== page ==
Thursday, October 05, 2006

Smokescreening privilege

Slate published this lovely indictment of why we all seem to dislike Bill O'Reilly so much. I never could quite put my finger on it. The article is actually quite old (2001), written as a review of O'Reilly's then-new book.

Best (weirdest) passage:
Yet O'Reilly, like many other people, clings to the fantasy that he is a stiff among the swells. He plays this chord repeatedly in the book, a potpourri of anecdotes and opinions about life in general and his in particular. He had a very strange experience as a graduate student at Harvard's Kennedy School of Government (which let the likes of Bill O'Reilly through its ivy-covered gates, he is careful to note, "in an effort to bring all sorts of people together"). Other Kennedy School students, he says, insisted on being called by three names, none of which could be "Vinny, Stevie, or Serge." Their "clothing was understated but top quality … and their rooms hinted of exotic vacations and sprawling family property. Winter Skiing in Grindelwald? No problem." They tried to be nice, but Bill was nevertheless humiliated, in a Thai restaurant, to be "the only one who didn't know how to order my meal in Thai."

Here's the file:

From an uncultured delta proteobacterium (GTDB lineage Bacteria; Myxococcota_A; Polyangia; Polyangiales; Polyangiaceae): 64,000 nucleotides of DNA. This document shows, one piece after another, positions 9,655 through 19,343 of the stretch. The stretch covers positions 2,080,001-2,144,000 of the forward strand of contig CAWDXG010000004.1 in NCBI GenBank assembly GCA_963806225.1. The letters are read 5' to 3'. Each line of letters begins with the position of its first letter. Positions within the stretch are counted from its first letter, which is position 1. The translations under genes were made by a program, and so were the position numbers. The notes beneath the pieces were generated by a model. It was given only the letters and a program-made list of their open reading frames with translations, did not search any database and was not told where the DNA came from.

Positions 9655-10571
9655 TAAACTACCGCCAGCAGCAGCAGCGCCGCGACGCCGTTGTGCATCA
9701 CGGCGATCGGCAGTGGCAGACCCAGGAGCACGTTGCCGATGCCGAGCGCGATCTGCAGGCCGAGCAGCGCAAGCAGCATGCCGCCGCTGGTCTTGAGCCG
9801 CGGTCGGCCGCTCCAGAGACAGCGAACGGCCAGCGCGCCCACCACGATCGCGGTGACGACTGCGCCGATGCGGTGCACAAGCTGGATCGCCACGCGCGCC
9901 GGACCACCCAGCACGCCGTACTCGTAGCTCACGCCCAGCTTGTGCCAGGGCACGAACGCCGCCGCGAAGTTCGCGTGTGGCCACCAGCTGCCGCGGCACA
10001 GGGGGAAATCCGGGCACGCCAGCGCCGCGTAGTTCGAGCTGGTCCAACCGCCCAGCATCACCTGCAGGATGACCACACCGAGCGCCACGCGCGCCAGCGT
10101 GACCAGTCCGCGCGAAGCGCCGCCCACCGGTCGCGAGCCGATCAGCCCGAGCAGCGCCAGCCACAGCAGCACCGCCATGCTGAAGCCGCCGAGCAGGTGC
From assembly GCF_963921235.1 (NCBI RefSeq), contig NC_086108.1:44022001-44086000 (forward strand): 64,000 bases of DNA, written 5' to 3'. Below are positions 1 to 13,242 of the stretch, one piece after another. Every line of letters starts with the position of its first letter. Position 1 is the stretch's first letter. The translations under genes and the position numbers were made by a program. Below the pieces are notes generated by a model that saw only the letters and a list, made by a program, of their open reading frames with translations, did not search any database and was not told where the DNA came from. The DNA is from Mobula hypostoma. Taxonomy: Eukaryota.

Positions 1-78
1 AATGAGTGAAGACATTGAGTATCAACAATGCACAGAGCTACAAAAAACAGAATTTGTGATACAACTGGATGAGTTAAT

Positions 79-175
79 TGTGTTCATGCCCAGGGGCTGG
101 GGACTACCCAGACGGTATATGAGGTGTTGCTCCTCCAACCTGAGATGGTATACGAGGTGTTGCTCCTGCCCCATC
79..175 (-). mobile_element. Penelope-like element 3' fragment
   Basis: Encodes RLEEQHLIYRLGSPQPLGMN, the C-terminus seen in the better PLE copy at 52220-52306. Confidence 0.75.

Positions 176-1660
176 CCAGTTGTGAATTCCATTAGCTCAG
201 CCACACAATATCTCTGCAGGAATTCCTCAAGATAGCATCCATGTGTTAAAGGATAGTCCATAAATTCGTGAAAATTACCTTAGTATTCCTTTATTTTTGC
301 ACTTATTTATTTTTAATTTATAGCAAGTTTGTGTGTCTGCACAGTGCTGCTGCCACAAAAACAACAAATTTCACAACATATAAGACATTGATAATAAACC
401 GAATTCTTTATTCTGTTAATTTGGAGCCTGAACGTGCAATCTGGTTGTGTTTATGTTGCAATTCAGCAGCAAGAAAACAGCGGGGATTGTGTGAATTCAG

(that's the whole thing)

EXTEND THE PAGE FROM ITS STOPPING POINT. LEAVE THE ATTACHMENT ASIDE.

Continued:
The Slate article is hilarious. Please read it. It's not just about Bill O'Reilly, though - let's remember this critique about anyone who cannot handle their own privilege, and so prefers to create a smokescreen of poverty and powerlessness. What an insult to those whose marginalization is much thicker than mere smoke.

To face one's privilege is to accept responsibility for using it to further justice. So what is O'Reilly's smokescreen (and that of almost every politician today) really for? Just a question.

"From everyone to whom much has been given, much will be required; and from one to whom much has been entrusted, even more will be demanded."

- Karl Marx Jesus Christ (Luke 12:48)

1 comment:

srcastic said...

I saw this too, and loved it. O'Reilly is so full of BS - it is just a sad commentary on society that so many idolize him.